An oil refinery in Texas, March 8, 2020. - Gregory Bull / AP / SIPA
Many analysts wanted to believe it, but ultimately nothing was done. The energy ministers of the G20 countries have not managed to agree on a reduction in oil production. The press release published Saturday after lengthy negotiations does not mention any reduction.
A minimum declaration
It is therefore a cold shower for investors who thought that the financial markets would at least have this good news in the global economic downturn generated by the coronavirus. The final press release published after the virtual summit organized by Saudi Arabia is minimal. It only contains commitments for future cooperation in the fight against the coronavirus, but nothing specific.
"We are committed to ensuring that the energy sector continues to make a full and effective contribution to defeating Covid-19 and enabling the global (economic) recovery that must follow," said the ministers. They also undertake "to take all necessary and immediate measures to ensure the stability of the energy market".
Demand in free fall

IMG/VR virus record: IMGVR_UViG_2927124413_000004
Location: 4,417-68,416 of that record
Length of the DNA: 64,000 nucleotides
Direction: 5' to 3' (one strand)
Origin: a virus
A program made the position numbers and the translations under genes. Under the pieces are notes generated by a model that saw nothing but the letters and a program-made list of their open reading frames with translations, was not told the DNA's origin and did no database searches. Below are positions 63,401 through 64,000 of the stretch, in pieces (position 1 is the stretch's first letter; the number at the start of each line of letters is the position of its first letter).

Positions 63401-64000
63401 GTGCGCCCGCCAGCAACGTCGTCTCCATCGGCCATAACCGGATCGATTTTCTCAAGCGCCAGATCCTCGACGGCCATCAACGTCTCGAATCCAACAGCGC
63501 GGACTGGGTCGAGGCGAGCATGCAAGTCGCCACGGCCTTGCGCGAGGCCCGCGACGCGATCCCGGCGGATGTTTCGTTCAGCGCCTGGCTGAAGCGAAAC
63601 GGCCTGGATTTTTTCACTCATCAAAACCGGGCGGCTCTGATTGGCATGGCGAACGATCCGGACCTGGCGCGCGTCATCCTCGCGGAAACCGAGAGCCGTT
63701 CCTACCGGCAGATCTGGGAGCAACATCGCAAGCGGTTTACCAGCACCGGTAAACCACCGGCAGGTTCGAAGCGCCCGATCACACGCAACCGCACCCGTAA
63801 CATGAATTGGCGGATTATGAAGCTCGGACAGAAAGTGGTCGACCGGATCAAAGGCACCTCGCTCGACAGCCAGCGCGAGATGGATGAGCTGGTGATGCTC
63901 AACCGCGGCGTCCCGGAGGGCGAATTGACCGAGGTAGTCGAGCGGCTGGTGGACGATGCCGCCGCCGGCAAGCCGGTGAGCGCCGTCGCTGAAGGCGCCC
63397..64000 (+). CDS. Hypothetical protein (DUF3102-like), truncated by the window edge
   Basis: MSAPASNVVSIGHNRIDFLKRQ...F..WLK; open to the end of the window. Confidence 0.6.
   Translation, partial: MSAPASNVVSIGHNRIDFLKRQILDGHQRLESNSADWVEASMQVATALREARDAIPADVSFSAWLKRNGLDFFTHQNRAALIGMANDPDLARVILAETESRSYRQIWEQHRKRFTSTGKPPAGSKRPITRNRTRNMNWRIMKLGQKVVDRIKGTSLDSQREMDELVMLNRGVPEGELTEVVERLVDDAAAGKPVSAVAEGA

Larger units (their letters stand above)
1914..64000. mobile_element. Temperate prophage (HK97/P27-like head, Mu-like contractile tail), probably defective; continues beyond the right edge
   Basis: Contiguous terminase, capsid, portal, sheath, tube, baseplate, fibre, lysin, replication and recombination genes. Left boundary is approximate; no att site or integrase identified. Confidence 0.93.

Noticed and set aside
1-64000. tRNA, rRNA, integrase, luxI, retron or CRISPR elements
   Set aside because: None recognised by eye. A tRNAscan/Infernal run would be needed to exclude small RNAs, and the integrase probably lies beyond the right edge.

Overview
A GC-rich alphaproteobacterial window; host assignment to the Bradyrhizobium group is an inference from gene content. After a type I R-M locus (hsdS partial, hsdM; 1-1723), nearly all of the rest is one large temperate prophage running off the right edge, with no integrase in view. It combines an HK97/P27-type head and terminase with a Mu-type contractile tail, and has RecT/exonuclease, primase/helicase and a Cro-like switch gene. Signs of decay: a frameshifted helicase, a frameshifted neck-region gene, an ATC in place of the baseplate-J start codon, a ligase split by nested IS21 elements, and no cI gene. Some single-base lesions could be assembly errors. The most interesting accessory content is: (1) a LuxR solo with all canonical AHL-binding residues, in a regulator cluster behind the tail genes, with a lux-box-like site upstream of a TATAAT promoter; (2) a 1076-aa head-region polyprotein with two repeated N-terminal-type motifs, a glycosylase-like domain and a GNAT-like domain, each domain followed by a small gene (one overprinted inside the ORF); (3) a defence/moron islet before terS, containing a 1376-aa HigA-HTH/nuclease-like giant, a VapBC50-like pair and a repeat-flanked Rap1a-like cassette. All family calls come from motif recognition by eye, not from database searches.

Due to the confinement of half the world's population, the demand for oil is in free fall, even though the supply was already in surplus. The Organization of the Petroleum Exporting Countries (OPEC) had mentioned Friday morning a preliminary agreement on a reduction in the world supply of 10 million barrels of crude per day in May and June. This agreement was obtained at a meeting of the main oil producing countries, including Russia, which is not a member of the cartel but the second largest producer in the world.
However, Mexico, also a non-member of OPEC, had not given its approval, which is essential to ratify the agreement. Mexico City indeed found the effort demanded of it excessive (production reduction of 400,000 barrels per day), compared to other countries. A few hours later, Mexican President Andrés Manuel Lopez Obrador said he had reached an agreement with his American counterpart, Donald Trump. Mexico will thus reduce its pumping by 100,000 barrels per day and the United States will reduce theirs by an additional 250,000 compared to their previous commitments.
But even this agreement failed to reach a decision to cut production by the G20. Diplomatic efforts had nevertheless multiplied. Donald Trump had discussed Friday with his Russian counterpart Vladimir Putin on "the latest efforts to fight the coronavirus pandemic and maintain stability in the world energy markets", according to the White House.
For the moment no one is singled out as responsible for the failure. There is therefore still a possible margin for negotiation.
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